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Horse therapy helps treat body and mind

Horse therapy helps treat body and mindCROWNSVILLE, Md. — Lana Robinson’s short-term memory has been weakened from Alzheimer’s, but her childhood memories of horseback riding remain intact. Today at 62, Mrs. Robinson rides Chrissy with ease. A volunteer and instructor walk along her left, and another volunteer is at her right, but Mrs. Robinson maintains full control of the reins.
Her husband, Paul Robinson, credits her sessions at Maryland Therapeutic Riding as the most helpful treatment option since her diagnosis three years ago.
“The fact that she’s able to control a thousand-pound animal all by herself gives her a great deal of self-confidence,” said Mr. Robinson, 68. “Her symptoms are worsening, not improving. But they improve when she’s here, on a short-term basis. And that’s good enough.”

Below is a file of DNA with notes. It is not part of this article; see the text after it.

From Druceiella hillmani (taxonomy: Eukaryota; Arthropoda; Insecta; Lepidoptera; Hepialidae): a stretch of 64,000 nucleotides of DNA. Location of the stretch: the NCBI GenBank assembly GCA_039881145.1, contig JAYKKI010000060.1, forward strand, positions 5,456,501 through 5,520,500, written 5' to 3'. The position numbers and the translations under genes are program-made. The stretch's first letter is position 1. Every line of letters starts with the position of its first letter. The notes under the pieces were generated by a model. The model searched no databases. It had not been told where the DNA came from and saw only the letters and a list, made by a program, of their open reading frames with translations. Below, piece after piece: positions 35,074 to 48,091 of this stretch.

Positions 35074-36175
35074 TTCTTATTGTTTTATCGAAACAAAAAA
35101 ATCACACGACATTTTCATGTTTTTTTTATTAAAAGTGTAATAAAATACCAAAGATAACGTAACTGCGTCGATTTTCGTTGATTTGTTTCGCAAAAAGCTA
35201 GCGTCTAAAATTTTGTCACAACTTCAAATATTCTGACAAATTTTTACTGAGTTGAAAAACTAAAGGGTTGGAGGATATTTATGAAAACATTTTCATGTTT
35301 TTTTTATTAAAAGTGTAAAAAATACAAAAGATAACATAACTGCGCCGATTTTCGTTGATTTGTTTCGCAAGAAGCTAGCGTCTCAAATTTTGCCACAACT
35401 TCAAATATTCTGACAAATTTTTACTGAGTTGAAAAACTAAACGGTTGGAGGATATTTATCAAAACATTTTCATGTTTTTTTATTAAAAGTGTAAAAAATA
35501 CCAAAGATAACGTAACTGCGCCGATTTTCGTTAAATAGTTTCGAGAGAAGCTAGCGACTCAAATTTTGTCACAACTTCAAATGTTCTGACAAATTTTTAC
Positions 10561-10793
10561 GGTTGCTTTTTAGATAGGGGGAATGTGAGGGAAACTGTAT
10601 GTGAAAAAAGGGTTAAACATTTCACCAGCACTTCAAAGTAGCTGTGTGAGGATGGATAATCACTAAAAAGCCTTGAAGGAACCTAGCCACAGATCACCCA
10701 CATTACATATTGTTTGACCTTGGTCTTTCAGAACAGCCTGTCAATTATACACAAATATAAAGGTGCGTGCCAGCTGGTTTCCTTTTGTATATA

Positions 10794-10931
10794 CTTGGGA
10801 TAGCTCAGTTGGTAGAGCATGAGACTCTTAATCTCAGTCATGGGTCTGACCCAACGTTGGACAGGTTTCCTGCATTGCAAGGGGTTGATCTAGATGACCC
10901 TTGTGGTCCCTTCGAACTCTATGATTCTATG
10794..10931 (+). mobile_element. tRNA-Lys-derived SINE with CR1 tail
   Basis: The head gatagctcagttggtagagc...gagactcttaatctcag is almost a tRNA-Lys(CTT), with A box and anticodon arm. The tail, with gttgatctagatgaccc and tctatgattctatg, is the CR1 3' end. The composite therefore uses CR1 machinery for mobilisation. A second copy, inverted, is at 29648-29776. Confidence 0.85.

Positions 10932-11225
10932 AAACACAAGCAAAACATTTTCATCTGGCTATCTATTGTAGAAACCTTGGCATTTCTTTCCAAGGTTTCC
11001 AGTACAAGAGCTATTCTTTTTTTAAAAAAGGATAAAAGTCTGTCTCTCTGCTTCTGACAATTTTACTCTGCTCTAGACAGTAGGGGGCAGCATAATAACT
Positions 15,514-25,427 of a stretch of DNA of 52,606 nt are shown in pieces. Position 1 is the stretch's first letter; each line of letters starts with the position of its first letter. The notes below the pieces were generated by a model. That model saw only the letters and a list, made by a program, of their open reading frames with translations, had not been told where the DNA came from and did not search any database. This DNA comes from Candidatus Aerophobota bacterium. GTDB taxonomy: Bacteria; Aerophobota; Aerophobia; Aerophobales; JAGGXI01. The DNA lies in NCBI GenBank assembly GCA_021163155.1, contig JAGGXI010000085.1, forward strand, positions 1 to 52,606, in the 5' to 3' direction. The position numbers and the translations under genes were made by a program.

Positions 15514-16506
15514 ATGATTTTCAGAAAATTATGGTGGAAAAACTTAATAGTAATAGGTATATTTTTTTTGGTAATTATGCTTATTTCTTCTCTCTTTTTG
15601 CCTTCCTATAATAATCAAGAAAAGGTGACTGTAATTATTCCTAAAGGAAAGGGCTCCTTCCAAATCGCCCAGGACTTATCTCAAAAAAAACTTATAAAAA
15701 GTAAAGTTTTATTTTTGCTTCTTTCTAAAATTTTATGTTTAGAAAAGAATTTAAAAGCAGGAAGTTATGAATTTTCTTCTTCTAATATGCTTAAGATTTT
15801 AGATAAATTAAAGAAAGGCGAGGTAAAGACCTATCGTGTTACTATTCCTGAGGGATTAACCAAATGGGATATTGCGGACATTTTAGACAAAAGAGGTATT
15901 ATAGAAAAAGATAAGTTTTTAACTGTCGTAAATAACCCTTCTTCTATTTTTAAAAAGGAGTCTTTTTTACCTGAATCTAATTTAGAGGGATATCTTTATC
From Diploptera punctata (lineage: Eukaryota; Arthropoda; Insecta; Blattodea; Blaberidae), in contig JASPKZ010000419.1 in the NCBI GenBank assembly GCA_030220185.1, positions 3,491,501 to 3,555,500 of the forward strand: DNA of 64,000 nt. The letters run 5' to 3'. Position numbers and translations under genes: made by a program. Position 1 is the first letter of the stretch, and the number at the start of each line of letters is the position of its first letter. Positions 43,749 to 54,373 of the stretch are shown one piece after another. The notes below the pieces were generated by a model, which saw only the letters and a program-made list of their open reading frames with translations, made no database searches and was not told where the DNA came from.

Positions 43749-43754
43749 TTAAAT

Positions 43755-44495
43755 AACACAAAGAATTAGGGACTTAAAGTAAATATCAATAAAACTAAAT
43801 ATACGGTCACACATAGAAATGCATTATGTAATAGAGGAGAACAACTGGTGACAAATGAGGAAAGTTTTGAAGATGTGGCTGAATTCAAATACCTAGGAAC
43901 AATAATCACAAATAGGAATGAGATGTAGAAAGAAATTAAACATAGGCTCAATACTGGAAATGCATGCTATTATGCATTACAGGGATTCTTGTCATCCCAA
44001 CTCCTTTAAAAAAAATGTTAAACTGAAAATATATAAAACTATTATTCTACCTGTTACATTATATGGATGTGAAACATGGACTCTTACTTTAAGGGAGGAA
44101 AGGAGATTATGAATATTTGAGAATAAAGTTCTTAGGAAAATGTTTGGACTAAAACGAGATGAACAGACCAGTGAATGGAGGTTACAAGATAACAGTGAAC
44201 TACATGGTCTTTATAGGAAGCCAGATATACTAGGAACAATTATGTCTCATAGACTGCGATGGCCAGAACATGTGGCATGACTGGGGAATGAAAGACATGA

Mr. Robinson beams as he talks about his wife’s “halo effect.” She radiates happiness on the way home from lessons and remains upbeat for the rest of the week, he said.
She has been riding Chrissy ever since her first lesson a year ago.
“They’re animals, and they have hearts,” said Mrs. Robinson, a former vice president of an advertising agency. “If I’m out there, and they know my voice, they’re like, ‘Someone’s there for me.’”